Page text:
Air Date: Sunday, January 16, 2005
Time Slot: 7:00 PM-8:00 PM EST on CBS
Episode Title: "N/A"
[NOTE: The following article is a press release issued by the aforementioned network and/or company. Any errors, typos, etc. are attributed to the original author. The release is reproduced solely for the dissemination of the enclosed information.]


Playing goal for the world's most famous soccer team means pressure, the kind of stress that can bring on Tourette's syndrome, a neurological condition that causes involuntary muscle spasms and movements known as tics. But Tourette's hasn't stopped Manchester United goalie Tim Howard from excelling at his craft; he tells Steve Kroft he's been controlling the condition by willpower since he was a child. Kroft's profile of the young American will be broadcast on 60 MINUTES Sunday, Jan. 16 (7:00-8:00 PM, ET/PT) on the CBS Television Network.

"It's just a battle of the will...your willpower versus what your mind is telling your body to do," says Howard. "It's about suppressing those physical movements...those vocalizations," he tells Kroft.

Controlling his Tourette's is something Howard has been doing successfully since he was a child. As a large, popular kid who played all sports, he wasn't made fun of, he says, but could control the disorder if he overheard someone noticing his spasms. "I used to have a game I would play. I'd be ticking or twitching...and I could hear someone whisper, 'Watch Tim.' So right then I would turn it on and I'd make sure I didn't tick," recalls Howard. "And now they were thinking the other person was crazy, because Tim looked like he was normal."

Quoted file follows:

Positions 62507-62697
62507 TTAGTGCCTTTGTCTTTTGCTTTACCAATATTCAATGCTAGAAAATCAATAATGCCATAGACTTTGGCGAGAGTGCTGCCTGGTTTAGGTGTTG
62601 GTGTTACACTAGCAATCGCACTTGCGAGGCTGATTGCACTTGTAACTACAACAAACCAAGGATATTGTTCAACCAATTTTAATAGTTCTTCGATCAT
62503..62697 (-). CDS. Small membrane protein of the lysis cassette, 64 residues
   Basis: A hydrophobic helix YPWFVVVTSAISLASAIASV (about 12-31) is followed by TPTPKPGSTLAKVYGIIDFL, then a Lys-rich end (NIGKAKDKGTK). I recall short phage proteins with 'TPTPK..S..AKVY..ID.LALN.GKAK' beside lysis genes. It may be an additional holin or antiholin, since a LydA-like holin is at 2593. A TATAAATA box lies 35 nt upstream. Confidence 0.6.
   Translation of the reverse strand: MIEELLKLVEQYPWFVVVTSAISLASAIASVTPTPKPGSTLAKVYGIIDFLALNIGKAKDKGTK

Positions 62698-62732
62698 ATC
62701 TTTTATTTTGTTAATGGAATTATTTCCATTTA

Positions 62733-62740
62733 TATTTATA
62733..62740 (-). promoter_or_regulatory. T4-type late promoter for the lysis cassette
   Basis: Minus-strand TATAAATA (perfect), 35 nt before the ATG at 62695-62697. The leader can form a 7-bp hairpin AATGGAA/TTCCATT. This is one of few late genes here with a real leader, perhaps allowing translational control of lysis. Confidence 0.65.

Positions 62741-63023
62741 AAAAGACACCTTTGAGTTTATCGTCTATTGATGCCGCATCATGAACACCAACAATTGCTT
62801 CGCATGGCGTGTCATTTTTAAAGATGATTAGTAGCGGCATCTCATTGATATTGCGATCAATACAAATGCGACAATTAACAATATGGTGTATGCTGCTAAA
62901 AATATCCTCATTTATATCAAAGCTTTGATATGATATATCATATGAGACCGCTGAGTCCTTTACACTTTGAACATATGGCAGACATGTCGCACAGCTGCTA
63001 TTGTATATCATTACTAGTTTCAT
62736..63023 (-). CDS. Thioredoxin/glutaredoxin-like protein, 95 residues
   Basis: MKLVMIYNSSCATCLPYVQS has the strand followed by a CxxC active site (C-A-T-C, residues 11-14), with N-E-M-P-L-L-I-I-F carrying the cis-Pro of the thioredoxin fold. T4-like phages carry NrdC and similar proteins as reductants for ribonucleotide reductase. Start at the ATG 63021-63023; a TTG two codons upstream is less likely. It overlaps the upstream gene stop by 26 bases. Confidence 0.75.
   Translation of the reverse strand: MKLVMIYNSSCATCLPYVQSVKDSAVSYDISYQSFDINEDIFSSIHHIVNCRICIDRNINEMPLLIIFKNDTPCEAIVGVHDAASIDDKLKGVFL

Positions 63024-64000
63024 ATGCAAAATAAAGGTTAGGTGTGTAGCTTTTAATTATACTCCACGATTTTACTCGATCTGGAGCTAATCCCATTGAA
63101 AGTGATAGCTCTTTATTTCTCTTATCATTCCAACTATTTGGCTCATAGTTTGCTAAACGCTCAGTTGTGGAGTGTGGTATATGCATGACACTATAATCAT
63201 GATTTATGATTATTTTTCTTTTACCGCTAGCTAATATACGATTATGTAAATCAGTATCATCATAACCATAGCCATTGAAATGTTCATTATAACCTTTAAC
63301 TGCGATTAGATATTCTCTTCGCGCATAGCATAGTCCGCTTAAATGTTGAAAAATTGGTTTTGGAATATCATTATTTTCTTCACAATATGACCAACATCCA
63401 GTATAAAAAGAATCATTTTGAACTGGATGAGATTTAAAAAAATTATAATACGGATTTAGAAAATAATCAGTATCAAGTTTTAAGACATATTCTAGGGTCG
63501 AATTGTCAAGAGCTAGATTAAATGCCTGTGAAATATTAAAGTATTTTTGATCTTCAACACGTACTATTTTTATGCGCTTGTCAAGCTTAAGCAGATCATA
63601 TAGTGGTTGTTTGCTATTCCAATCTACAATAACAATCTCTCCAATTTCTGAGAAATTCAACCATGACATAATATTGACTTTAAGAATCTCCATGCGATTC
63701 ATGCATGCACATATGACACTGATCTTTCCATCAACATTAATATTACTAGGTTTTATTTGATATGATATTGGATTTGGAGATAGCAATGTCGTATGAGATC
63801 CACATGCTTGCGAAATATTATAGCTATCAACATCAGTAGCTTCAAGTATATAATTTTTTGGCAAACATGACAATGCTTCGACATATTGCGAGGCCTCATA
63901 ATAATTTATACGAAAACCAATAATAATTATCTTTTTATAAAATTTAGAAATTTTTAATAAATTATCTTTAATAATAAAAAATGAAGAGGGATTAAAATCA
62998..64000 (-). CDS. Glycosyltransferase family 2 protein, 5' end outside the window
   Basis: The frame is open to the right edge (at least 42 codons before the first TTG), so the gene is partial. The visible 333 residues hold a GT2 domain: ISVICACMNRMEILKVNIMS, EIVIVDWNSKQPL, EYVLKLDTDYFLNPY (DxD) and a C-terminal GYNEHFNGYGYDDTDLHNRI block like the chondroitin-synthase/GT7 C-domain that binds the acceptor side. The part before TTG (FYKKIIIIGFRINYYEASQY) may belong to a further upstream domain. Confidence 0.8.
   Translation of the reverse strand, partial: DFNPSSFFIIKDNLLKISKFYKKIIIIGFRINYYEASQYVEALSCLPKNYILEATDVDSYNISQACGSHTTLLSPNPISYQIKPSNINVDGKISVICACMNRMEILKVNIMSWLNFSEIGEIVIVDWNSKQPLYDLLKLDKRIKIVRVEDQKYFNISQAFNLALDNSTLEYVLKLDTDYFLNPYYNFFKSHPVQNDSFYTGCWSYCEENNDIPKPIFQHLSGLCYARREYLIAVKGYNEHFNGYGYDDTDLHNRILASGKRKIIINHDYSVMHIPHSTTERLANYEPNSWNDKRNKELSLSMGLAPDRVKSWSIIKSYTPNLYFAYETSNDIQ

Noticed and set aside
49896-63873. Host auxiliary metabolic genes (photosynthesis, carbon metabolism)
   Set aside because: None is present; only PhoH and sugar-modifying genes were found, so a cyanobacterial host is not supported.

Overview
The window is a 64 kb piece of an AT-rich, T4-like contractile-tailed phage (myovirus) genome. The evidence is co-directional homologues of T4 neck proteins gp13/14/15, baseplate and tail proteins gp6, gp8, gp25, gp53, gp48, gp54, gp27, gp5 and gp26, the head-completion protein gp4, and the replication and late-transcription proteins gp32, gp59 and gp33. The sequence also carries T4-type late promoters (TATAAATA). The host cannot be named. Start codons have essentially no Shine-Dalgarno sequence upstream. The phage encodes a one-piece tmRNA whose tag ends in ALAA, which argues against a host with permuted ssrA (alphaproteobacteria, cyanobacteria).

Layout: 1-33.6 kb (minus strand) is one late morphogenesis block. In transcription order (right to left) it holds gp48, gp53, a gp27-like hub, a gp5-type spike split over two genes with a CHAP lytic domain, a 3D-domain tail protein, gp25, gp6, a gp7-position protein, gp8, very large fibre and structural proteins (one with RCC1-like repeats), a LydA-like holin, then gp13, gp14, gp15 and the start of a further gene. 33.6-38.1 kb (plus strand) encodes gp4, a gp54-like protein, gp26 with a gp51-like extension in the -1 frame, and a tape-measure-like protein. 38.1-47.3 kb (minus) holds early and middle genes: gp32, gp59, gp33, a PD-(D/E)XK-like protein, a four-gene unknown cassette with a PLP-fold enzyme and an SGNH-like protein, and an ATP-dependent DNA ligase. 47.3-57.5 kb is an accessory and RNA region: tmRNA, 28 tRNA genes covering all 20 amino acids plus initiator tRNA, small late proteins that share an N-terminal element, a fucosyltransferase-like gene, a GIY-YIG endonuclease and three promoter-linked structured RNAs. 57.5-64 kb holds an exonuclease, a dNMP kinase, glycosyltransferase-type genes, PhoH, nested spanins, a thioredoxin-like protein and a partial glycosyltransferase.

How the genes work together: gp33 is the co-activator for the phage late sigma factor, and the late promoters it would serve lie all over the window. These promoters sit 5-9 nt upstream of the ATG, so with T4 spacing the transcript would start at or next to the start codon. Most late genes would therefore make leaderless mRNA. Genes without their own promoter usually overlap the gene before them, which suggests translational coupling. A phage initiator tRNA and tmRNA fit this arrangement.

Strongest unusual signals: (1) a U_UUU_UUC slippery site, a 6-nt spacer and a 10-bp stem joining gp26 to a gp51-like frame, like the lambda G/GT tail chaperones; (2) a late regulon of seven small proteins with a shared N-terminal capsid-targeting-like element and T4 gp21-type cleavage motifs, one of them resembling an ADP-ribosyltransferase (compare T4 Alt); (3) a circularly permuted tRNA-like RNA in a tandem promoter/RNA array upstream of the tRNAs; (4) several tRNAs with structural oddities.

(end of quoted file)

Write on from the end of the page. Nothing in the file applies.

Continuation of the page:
Howard takes no drugs for the disorder, fearing they might dull his mind or his reflexes. He was able to completely control his ticks during one interview with Kroft, or as he said "[they are] at bay...[they are] being nice to me today." But in another interview, the Tourette's was more noticeable. He says it affects him differently in different situations. Pressure and stress can trigger the condition, he says, and on the field he experiences ticks, but ironically, they've never affected him when he has to defend the goal. "[Players] could be out there by midfield somewhere and I may have a twitch, a tick of the eyes, of the head, of the arm, but when they get in [close to his goal] and it's time to go to work, it just doesn't happen," he tells Kroft. "I don't know why," he says. "...Even doctors or smarter men than me can't explain it."

One thing he does know is "if you told me to sit in a room and you had a million dollars stacked right there and said, 'Don't move. Don't twitch. Don't do anything,' without a doubt, the million dollars would be mine," he tells Kroft.

Howard has a multi-million-dollar contract with England's famed Manchester United, and knows mistakes in goal could cost him his job -- so if the Tourette's ever does get the best of him and a 65-mile-per-hour soccer ball comes his way and a tic or a twitch costs him the game, "Maybe one day it will...and maybe I'll get fired for that. I don't know," says Howard. "But I can deal with that, too. I'll just say something was in my eye," quips Howard.

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